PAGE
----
During my class, I keep on imagining students from the next 3 decades submitting their assignments online.

Boy, that sounds amazing! Rather than filling the copies and trying to improve handwriting, we would be focusing more on increasing our typing speed.

I feel like being in that generation in the present time as I find myself focused on typing rather than working on improving handwriting.

The same girl who was examined on the basis of total sheets of paper is being taught using PowerPoint slides. How cool’s that? That’s the perk of online classes.

I still remember myself struggling to keep up with these new changes in my studies. My complaint to the teacher used to be, you teach superfast at online classes, can we slow down a little bit?

Personally, I wasn’t ready for this type of online class, maybe neither was any student.

We belong to that generation where we’re restricted from using gadgets. Now, I am scolded for skipping my online classes.

Look at the power that time beholds. The gadgets we’re once not allowed to use have become crucial tools during this pandemic.

By far, I am slowly getting the hang of online classes and I am happy with what it has to give us. The classes are getting more interactive. I get to read, record my classes and re-watch what I missed or didn’t understand.

As it’s online, the commuting time is saved. Even though I attend classes back to back, I find time for work, family, and myself. That’s the charisma of studying online.

Another perk of online classes is I needn’t wake up super early and drive to college. I can make myself comfortable in bed or on the table and still study. Sometimes, I drink tea, eat breakfast, multi-task and still continue my classes.

Webinars, online seminars, and guest lectures get me excited. All these are applicable only in online classes. I have got the chance to interact with national and international experts and guest lecturers on various issues in my virtual classes. It’s easy for them as well to join online rather than scheduling time for their physical presence.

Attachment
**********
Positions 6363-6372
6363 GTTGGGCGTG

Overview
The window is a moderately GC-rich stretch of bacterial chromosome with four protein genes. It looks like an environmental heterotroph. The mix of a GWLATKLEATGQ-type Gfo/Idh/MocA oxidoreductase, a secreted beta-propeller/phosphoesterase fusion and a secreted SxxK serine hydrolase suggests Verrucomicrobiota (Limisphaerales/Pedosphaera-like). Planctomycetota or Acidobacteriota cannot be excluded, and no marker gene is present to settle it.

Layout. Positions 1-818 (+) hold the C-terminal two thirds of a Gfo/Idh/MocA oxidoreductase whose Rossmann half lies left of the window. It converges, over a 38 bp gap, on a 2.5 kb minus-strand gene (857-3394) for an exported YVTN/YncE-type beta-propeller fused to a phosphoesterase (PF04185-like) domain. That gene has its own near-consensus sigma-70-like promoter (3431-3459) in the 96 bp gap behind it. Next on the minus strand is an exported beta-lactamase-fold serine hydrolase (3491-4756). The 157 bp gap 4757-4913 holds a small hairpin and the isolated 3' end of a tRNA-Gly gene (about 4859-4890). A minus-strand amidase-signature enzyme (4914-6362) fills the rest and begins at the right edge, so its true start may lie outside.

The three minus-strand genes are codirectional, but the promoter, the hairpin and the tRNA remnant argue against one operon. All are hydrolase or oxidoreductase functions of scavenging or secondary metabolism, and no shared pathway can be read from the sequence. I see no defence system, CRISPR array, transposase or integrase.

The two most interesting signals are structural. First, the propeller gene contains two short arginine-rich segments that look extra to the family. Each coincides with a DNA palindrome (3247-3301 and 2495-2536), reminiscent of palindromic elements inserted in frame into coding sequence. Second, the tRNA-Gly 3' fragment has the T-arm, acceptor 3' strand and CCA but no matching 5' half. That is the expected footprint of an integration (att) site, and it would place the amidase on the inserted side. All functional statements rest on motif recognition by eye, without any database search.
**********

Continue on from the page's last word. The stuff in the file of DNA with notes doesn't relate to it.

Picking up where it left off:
But online classes have one flaw. Students are easily distracted during online classes. We don’t always like to study right? Let’s keep it real, most of us don’t. As there is no way our teacher’s going to find out whether we’re paying attention or not, we get drained in the internet world in the middle of the class.

I have found myself sneaking off to some other apps while the class’s going on. Whether it is to chat, play games, or just mindlessly scrolling through the news feed, I individually fall under this category of students.

Can I tell you one secret? I wrote this article in one of my online classes.

What I personally feel about these online classes is, Nepal has a long journey to cross to effectively conduct online classes. But both students and teachers can work from their sides to make online classes worth relying upon as an alternative form of physical classes.


Photo by Sam Lion


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Sneha Jha is affiliated with blogging sites like Offline thinker as the art of writing intrigues her. She believes that words have power and public speaking is challenging which is the reason why she is also a public speaker. She loves spelling out her thoughts and interacting with others. She is one of the people who loves challenging herself with new opportunities and ventures and learning a lot through it. She has converted her passion into a profession due to which she loves every second of her work. She is an easy-going person and the simplest of things can make her happy.